Intrinsically Disordered Proteins (IDPs)

  • Proteasomal degradation of IDPs
  • Function of IDPs
  • IDPs and metabolism

Intrinsically disordered proteins (IDPs)

It is well known that many proteins must fold into a specific conformation in order to perform their dedicated tasks. However, there is a class of proteins for which the disordered state is their natural state, and in fact this lack of defined structure enables them to perform many different functions. Many of these IDPs perform regulatory functions, and their lack of defined structure enables them to interact with a number of different partners.

Proteasomal degradation of IDPs

The proteasome, a barrel-shaped protein-degrading complex, is used by the cell to regulate protein levels. Proteins tagged by ubiquitin are recognized and bound by the 19S cap of the 26S proteasome. The 19S cap also has de-ubiquitinating and unfolding activities, and the unfolded protein is fed into the narrow opening of the 20S catalytic core of the proteasome. Since IDPs are naturally unfolded, they are ready substrates for degradation by the 20S proteasomes, a process we call "degradation by default". The proteins can avoid degradation by binding to another protein or macromolecule, a "nanny". Our laboratory studies the regulation of IDP protein levels by default degradation and interaction with "nannies".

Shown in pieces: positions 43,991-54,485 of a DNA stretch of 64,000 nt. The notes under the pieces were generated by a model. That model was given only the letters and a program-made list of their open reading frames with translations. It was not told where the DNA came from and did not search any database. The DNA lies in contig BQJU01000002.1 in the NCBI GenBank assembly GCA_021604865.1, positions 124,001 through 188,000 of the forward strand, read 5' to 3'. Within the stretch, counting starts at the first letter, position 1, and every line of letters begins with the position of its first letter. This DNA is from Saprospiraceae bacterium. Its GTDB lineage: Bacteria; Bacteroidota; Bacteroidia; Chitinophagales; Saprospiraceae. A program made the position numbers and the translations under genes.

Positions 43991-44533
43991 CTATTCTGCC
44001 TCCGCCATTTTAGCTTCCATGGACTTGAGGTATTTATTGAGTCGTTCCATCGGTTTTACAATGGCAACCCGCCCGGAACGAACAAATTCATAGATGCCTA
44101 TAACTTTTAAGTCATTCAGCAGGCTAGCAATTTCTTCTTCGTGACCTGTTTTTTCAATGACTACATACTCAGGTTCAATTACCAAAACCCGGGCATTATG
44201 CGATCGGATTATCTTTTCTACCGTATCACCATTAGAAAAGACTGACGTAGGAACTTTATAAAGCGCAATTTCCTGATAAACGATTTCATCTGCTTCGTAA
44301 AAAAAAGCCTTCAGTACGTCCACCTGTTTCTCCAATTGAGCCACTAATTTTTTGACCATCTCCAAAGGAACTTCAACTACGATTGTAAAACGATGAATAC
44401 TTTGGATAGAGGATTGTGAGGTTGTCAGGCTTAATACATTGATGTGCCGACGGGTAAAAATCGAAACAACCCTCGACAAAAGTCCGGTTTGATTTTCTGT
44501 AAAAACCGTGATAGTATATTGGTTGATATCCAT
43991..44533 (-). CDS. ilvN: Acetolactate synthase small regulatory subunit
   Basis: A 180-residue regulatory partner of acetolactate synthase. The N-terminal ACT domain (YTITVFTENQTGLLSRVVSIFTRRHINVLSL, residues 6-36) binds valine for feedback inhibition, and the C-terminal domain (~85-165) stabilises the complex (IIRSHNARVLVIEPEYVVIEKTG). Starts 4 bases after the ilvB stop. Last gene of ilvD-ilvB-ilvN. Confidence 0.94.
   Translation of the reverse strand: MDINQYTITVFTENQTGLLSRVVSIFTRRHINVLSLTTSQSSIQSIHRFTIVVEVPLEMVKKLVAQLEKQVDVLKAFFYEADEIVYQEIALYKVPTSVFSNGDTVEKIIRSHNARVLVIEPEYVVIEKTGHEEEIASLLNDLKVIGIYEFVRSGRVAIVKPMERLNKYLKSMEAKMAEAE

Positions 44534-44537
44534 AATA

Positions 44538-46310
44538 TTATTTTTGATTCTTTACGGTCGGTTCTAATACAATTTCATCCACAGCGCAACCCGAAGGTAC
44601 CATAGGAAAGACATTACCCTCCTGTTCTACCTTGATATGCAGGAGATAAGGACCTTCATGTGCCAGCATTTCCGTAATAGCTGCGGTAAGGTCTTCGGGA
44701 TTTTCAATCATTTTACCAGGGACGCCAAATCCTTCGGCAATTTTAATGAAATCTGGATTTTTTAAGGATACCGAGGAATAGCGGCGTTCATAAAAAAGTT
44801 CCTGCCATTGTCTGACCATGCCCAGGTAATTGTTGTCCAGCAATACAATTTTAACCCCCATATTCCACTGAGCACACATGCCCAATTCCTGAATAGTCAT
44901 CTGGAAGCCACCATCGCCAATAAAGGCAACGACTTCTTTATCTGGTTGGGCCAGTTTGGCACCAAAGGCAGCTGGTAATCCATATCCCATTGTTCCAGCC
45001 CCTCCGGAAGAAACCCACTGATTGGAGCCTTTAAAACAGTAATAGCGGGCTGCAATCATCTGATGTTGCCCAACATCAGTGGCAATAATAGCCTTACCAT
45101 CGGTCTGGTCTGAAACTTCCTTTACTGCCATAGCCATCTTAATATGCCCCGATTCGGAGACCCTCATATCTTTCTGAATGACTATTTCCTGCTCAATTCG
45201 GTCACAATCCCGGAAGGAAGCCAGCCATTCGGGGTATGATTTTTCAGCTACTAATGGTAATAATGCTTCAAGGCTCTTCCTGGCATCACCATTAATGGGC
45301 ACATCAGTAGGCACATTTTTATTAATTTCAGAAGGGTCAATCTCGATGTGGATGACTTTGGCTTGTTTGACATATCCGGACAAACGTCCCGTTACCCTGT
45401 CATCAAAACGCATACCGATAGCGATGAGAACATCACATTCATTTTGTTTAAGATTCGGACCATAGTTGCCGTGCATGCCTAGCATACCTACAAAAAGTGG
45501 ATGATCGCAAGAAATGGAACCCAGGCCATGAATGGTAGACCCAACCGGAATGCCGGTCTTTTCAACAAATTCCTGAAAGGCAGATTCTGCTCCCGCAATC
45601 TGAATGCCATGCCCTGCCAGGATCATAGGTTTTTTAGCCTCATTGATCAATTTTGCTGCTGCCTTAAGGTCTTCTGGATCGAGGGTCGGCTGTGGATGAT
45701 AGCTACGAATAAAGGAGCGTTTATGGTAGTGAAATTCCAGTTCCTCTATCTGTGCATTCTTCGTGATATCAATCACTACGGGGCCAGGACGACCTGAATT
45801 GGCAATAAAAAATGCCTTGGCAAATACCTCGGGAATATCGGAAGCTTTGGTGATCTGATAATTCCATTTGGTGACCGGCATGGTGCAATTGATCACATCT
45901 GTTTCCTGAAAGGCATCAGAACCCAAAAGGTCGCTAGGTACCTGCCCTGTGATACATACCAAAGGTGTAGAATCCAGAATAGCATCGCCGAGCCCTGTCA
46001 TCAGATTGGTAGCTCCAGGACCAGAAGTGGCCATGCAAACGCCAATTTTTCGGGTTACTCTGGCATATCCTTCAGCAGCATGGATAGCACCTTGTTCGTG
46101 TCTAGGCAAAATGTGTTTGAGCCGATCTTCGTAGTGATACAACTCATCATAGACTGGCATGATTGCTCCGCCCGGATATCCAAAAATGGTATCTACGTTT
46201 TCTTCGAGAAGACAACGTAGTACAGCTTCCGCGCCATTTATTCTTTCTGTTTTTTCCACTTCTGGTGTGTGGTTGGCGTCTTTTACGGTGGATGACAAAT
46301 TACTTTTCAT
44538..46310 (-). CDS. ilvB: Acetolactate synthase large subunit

IDPs and metabolism

We found that IDP degradation by default via the 20S proteasomes is regulated by NADH and NQO1.  In addition we revealed a new type of 26S proteasome that is ATP less but requires NADH. These findings couples IDP degradation with metabolic state of the cells.